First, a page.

I landed my first "real job" right after graduating at a company I was initially excited about. After a few months and a shift in my duties, I soon found the work monotonous and too far removed from what I wanted to be doing. I studied marketing at LIM College, a small, private college in the heart of New York City with a focus on the fashion industry. I never wanted to be the next Anna Wintour, but I wanted to work in the fashion world. It was exciting and glamours and it was what I was drawn. The trends, the designers, the art and passion that goes into fashion. It's not all glitz and glam, and sure the work isn't always going to be exciting. It can be caddy and tough, but my experiences were always positives one.
One of my greatest internships was at Town & Country Magazine. I was only interning once a week on Fridays, but I always woke up excited to get into the office and see what I could help with. I would grab my coffee on the way and walk across town on 59th Street right along Central Park. I started my internship in the fall when the leaves where changing and the trees were showing off. I can remember a specific day on my walk to work when I thought to myself, "Mary, can you believe you are walking along 59th Street in NYC, coffee in hand, on your way to organize clothing and accessories from some of your favorite designers to prepare for a photo shoot?" I was in awe of my situation and so incredibly excited to show up at a job where I was unpaid and running around all day organizing and collecting garment bags. But I'll tell you what- it never felt like work. Every time I stepped into Heart Tower and stared up the steep mammoth escalator to the half a dozen elevators that lead to Town & Country, Cosmo and various other magazine offices, I was giddy.
|Photo of Central Park on a sunny fall day on my walk to Hearst Tower.|
Fast forward to last week. My days of sorting Oscar de la Renta shoes are long gone and I stare at a computer fixing issues on the backend of a website for hours at a time.Work that was tedious, stressful and most of all lacking in drive and creativity. Don't get me wrong, I am not afraid of hard work, but I am afraid of mindless work. I had only been working this job for 4 months, I loved the people, but the job duties were stressful and non stop issues arose every hour it seemed. There were too many issues to uncover and solve in a day. Day after day, I would leave defeated, rattled, and feeling like a failure. The stress turned into anxiety and the anxiety kept me up at night. I was getting little sleep and when morning came I dreaded the commute to an dark old office.
Sunday, January 14th rolled around and work was looming only hours away. I could not fathom the idea of going into work the next day. The thought of it made me nervous and so anxious I wanted to break down and cry. I was unhappy, stressed to no end, and saw no way of bettering my situation. I did something I never imagined I would do and something I am not completely proud of. I wrote an email stating my resignation. At one am on Monday, January 15th, I threw in the towel.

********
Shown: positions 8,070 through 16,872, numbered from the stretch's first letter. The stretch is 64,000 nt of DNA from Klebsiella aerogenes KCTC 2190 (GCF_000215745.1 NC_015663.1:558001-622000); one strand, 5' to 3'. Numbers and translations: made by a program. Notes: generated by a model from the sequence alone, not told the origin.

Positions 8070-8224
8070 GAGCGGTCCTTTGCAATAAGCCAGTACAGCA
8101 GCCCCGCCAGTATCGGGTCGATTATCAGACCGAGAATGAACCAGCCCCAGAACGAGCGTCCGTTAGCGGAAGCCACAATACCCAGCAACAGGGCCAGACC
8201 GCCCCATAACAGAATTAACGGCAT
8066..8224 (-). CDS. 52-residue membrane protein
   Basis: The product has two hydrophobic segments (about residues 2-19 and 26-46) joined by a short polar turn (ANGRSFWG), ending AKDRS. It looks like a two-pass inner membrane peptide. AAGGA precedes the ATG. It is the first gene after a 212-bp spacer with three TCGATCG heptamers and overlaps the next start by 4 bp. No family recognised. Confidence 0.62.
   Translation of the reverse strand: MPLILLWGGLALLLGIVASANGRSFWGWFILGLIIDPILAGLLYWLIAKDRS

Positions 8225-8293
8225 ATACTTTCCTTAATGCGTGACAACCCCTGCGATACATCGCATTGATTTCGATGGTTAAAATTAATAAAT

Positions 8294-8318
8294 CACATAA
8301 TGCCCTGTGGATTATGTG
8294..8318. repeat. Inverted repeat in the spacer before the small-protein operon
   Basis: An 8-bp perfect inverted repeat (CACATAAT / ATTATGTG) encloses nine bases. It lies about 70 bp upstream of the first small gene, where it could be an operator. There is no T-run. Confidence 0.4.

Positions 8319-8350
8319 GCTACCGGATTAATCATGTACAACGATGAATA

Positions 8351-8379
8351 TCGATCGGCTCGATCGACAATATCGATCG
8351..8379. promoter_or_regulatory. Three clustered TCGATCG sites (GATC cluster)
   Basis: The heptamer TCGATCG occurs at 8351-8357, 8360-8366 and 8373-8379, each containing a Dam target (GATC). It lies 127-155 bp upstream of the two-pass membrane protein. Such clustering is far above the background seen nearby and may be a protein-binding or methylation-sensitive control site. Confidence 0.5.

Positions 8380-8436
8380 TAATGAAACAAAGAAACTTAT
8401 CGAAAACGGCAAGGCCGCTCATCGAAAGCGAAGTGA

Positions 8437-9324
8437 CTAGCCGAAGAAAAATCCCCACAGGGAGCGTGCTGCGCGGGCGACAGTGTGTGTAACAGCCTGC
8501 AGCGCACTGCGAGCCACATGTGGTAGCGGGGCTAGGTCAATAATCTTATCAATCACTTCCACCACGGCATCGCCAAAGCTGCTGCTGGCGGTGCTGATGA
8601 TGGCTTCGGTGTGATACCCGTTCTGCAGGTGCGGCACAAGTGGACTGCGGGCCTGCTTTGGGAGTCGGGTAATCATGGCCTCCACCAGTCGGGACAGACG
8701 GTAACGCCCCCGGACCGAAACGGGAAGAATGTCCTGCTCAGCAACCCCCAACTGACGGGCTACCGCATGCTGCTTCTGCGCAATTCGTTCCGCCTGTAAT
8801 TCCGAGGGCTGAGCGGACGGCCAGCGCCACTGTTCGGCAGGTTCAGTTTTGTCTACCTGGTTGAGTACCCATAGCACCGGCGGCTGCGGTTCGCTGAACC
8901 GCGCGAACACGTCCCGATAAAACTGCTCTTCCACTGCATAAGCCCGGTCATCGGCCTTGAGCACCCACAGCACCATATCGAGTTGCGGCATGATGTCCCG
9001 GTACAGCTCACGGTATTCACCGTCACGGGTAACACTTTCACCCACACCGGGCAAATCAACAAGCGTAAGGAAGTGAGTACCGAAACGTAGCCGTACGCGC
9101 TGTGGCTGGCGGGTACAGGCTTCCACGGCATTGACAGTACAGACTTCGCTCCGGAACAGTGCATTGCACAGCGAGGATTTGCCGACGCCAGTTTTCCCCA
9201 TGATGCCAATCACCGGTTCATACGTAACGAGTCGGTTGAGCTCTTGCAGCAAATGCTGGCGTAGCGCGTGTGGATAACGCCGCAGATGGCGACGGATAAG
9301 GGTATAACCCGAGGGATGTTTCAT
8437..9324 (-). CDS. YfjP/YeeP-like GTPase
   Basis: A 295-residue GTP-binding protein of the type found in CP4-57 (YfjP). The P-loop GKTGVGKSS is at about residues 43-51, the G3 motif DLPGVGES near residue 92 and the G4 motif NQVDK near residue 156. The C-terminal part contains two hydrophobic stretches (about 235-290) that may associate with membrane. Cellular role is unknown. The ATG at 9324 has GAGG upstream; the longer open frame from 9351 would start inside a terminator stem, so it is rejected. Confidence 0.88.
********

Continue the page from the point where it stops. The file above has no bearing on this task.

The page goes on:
I am not a quitter. I have worked in jobs I didn't enjoy in the past, but over the course of a month or so, this job was breaking me down. This was not a decision I took lightly and I considered the consequences and all the people I would affect and disappoint. But, with all that to consider, my mental health, well-being and happiness were far more important to me.
I grew up in a family full of hard workers. My father owns a business and my mother is a lawyer. At a young age, a strong work ethic and desire for success was instilled in me. But I think there was another piece of the puzzle that was not always stressed in our society, and that was to find joy in my work. This is no fault of my parents, I think this is a characteristic of America. I have come to realize what a strong emphasis there is to finding a job and earning a paycheck, but I think being happy with what you do is just as important, if not more important. Before I started working full-time, I would tell myself "I want to find a job and do what I love." That certainly fell to the wayside as jobs were hard to come by and the feeling of need to find a job outweighed the need to find the RIGHT job.
I am ready to work. I am ready to throw myself into a job. I just want it to be the right job. I think I get so hung up on the idea that a company wants to hire me that I forget that I should also want to work for that company. I have certainly accepted jobs because I felt I needed to more than I felt I wanted to work there. It's important to remember, I get to choose the job just as the managers get to choose me, if I am the right fit. I am making myself a promise to only apply to jobs that I can see bringing me joy. Sure, there will be tough days, but the good days will outweigh the bad if I am doing what I love.
Resigning was a very difficult decision. It was a choice I made with a heavy heart, but once I made the choice I felt a burden was lifted. You know that saying that's been around (and is so clique), "You only live once." Well, I have realized it's true. You only live once and I did not want to live another day feeling overwhelmingly unhappy and unfilled. I want to find my dream job. Honestly, I do not know what that is. I have so many interests from food to fashion to anything surrounding creativity. And maybe my next job won't even be in the marketing field anymore. One of my favorite quotes (another clique) is "Not all who wander are lost." I am wandering right now. My path my not be clear, but I know what I want and just as importantly, what I don't want. I may be wandering, but I am not lost. I am at just beginning my journey.
|I still have the issues of T&C that I helped with during my internship.|